Tests on river set for release
The results of a summer of water quality tests to show whether or how badly Palmerston North City Council's wastewater discharge is polluting the Manawatu River will be revealed next week.
The testing has been designed to understand the impact the discharge from the Totara Rd treatment plant is having on the health of the river.
Horizons Regional Council and the city council joined forces in the investigation late last year to understand what it was about the discharge that appeared to be causing harm, with a view to fixing it.
Horizons issued an assessment in June 2011 that claimed the discharge from Totara Rd was having a significant adverse effect on aquatic life downstream, which was a breach of the city council's resource consent.
The city council disputed the assessment and sought further talks with the regional council to understand how the wastewater, which was meeting other conditions at its discharge point, could be damaging the river. But in October, Horizons issued an abatement notice requiring the city council to stop the harmful effects of the discharge by the end of the year.
City council chief executive Paddy Clifford described the order as a "$600,000 sword of Damocles", referring to the maximum penalty a failure to comply could carry.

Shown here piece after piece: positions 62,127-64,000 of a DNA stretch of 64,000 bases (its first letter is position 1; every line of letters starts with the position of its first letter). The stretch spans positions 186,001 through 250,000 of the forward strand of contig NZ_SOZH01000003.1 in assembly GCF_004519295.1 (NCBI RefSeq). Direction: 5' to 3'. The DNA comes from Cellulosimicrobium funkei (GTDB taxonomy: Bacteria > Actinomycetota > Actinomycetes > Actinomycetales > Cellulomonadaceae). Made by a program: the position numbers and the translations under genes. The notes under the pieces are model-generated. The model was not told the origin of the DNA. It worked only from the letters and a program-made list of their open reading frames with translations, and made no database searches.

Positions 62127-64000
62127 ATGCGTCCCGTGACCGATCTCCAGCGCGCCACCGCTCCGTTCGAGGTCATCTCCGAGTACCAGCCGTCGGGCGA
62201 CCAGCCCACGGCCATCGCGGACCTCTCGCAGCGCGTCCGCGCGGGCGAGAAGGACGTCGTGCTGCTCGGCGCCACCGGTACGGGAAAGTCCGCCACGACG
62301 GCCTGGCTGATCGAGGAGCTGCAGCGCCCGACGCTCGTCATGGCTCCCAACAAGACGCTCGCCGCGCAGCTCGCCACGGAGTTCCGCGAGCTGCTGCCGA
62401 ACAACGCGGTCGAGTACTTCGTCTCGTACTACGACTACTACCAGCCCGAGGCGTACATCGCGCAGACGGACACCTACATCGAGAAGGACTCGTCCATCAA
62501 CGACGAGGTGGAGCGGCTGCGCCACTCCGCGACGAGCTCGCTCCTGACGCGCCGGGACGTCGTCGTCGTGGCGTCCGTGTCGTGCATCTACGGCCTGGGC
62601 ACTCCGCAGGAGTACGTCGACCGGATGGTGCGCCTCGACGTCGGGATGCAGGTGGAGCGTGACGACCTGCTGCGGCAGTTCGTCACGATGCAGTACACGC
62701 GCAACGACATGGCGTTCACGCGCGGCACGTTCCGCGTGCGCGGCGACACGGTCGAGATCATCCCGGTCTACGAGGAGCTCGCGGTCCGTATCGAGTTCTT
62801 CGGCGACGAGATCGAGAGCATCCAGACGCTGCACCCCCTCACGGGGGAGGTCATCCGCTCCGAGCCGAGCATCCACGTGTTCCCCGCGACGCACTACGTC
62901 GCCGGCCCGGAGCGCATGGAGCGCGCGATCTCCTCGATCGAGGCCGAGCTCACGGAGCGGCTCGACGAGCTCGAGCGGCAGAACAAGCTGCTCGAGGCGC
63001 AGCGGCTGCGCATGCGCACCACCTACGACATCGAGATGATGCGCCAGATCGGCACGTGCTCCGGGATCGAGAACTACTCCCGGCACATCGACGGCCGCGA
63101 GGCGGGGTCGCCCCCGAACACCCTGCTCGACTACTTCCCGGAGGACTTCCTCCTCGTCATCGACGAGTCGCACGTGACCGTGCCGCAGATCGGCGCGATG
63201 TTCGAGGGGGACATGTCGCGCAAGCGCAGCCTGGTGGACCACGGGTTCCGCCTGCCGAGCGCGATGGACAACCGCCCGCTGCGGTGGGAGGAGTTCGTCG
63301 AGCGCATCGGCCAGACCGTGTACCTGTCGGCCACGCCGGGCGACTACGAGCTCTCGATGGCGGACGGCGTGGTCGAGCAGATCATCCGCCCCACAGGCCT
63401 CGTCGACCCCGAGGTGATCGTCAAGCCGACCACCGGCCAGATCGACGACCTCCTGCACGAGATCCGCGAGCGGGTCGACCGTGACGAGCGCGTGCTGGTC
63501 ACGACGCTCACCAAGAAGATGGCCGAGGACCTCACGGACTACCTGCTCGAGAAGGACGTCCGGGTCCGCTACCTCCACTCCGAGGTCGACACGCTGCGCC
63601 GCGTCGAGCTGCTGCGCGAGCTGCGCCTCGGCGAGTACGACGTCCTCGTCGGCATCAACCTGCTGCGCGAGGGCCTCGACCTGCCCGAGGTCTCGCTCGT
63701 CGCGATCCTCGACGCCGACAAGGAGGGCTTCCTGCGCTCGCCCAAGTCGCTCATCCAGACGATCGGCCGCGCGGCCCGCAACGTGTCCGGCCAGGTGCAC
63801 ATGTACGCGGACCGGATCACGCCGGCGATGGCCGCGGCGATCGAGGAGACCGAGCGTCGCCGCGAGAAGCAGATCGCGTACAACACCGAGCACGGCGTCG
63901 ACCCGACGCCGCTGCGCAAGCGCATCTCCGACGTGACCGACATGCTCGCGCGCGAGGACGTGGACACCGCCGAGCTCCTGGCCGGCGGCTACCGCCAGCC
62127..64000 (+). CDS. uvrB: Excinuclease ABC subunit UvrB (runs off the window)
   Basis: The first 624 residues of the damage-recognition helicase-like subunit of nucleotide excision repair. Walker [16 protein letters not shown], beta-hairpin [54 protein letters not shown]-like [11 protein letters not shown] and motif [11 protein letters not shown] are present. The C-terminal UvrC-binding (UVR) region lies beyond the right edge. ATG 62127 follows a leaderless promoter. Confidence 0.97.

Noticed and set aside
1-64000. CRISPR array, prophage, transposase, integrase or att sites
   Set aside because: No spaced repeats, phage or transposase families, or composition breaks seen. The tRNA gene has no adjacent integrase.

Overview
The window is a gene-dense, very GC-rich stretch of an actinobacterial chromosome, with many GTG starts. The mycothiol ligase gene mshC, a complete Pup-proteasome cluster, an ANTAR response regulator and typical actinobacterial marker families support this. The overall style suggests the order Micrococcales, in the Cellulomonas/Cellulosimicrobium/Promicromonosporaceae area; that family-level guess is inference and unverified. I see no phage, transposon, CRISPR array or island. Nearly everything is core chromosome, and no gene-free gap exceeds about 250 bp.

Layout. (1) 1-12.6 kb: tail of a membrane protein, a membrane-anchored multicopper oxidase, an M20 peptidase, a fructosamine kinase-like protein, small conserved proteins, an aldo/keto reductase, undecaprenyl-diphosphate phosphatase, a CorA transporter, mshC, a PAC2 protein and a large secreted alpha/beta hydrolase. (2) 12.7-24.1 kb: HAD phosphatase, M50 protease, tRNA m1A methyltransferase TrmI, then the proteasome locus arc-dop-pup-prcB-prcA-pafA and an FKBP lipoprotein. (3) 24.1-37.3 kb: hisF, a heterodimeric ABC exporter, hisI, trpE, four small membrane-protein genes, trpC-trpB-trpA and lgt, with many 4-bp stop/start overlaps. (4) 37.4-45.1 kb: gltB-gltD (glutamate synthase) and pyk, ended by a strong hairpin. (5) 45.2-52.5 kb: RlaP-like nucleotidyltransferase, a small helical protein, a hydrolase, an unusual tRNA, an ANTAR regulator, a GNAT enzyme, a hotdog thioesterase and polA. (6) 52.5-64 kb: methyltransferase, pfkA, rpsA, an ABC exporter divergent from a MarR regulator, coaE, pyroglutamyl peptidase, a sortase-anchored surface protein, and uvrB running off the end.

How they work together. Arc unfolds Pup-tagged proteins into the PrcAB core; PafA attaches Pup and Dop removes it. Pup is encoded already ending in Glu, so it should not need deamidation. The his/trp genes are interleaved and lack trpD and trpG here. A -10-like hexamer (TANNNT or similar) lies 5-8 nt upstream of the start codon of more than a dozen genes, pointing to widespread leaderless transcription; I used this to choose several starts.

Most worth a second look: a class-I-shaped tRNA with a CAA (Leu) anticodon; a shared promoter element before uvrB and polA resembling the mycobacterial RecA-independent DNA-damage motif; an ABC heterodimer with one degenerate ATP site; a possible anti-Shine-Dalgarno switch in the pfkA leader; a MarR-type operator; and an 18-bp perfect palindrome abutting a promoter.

He said it was "defective and unreasonable", and impossible to comply with. Until the city understood what, if anything, was wrong with the discharge, it did not know how to fix it, he said.
The city council appealed the abatement notice, and Horizons withdrew the threat in November.
The two councils then entered a memorandum of understanding, agreeing to a programme of water quality tests over the summer months of low flows when issues of algal growth harming the habitat of pollution-sensitive water creatures were most apparent.
The peer-reviewed results of those tests are now in, providing information about the extent of the problem.
They will be presented by those involved in the monitoring programme to a public meeting at the Palmerston North Convention Centre on Wednesday at 5.30pm.
The public release of the findings precedes meetings to be held by both councils the following week, at which councillors will start to discuss the implications and work out what needs to happen next.
The Manawatu Standard